The cooler and dimmer (magnitude 7.51[3]) Eta Cassiopeiae B is of stellar classification K7 V;[3] a K-type main-sequence star. It has only 57%[3] of the mass of the Sun and 66%[11] of the Sun's radius. Smaller stars generate energy more slowly, so this component radiates only 6%[3] of the luminosity of the Sun. Its outer atmosphere has an effective temperature of 4,036 K.[3]

Compared to the Sun, both components show only half the abundance of elements other than hydrogen and helium — what astronomers term their metallicity.[3]

A necessary condition for the existence of a planet in this system are stable zones where the object can remain in orbit for long intervals. For hypothetical planets in a circular orbit around the individual members of this star system, this maximum orbital radius is computed to be 9.5 AU for the primary and 7.1 AU for the secondary. (Note that the orbit of Mars is 1.5 AU from the Sun.) A planet orbiting outside of both stars would need to be at least 235 AU distant.[21]

See also[edit]

References[edit]

  1. ^ a b c d e f van Leeuwen, F. (November 2007), "Validation of the new Hipparcos reduction", Astronomy and Astrophysics, 474 (2): 653–664, arXiv:0708.1752, Bibcode:2007A&A...474..653V, doi:10.1051/0004-6361:20078357
  2. ^ a b c d Johnson, H. L.; et al. (1966), "UBVRIJKL photometry of the bright stars", Communications of the Lunar and Planetary Laboratory, 4 (99), Bibcode:1966CoLPL...4...99J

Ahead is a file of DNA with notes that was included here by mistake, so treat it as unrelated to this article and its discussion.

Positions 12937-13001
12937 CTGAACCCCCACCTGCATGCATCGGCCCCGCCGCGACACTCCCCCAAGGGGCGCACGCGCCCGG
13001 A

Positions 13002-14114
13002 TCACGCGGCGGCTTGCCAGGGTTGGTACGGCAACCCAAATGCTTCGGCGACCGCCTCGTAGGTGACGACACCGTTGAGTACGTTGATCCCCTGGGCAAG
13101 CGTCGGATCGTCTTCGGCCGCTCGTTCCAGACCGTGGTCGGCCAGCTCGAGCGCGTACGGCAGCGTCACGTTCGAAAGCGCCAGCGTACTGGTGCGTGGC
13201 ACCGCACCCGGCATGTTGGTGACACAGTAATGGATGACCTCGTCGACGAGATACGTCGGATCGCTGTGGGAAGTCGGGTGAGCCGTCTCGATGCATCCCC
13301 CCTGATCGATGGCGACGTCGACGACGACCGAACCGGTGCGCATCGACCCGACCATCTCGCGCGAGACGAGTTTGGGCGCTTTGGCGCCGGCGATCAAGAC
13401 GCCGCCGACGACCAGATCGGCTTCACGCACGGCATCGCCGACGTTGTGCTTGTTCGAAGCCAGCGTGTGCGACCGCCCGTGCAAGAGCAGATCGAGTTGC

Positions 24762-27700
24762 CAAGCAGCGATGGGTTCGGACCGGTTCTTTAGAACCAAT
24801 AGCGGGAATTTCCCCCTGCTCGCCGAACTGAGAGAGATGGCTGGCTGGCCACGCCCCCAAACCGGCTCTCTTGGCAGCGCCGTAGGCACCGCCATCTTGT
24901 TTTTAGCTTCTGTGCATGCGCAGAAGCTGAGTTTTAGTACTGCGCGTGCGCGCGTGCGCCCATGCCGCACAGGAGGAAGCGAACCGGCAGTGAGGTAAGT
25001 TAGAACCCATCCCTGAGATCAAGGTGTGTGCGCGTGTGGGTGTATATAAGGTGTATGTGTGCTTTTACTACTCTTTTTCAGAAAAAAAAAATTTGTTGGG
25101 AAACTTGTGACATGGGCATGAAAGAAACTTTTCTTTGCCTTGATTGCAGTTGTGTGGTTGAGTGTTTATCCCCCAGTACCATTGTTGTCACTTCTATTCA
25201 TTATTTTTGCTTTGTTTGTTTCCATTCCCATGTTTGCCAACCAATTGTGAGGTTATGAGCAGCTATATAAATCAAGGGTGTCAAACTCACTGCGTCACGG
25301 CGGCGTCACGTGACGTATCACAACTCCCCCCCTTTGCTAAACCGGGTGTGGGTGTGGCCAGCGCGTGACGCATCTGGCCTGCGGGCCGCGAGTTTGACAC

3. ^ a b c d e f g h i j k l m n Fernandes, J.; et al. (1998), "Fundamental stellar parameters for nearby visual binary stars: eta Cas, XI Boo, 70 OPH and 85 Peg", Astronomy and Astrophysics, 338: 455–464, Bibcode:1998A&A...338..455F
  4. ^ a b c d Martínez-Arnáiz, R.; et al. (September 2010), "Chromospheric activity and rotation of FGK stars in the solar vicinity. An estimation of the radial velocity jitter", Astronomy and Astrophysics, 520: A79, arXiv:1002.4391, Bibcode:2010A&A...520A..79M, doi:10.1051/0004-6361/200913725
  5. ^ Samus, N. N.; Durlevich, O. V.; et al. (2009). "VizieR Online Data Catalog: General Catalogue of Variable Stars (Samus+ 2007-2013)". VizieR On-line Data Catalog: B/gcvs. Originally published in: 2009yCat....102025S. 1. Bibcode:2009yCat....102025S.
  6. ^ a b "eta Cas". SIMBAD. Centre de données astronomiques de Strasbourg. Retrieved 2008-04-10.
  7. ^ Holmberg, J.; et al. (July 2009), "The Geneva-Copenhagen survey of the solar neighbourhood. III. Improved distances, ages, and kinematics", Astronomy and Astrophysics, 501 (3): 941–947, arXiv:0811.3982, Bibcode:2009A&A...501..941H, doi:10.1051/0004-6361/200811191.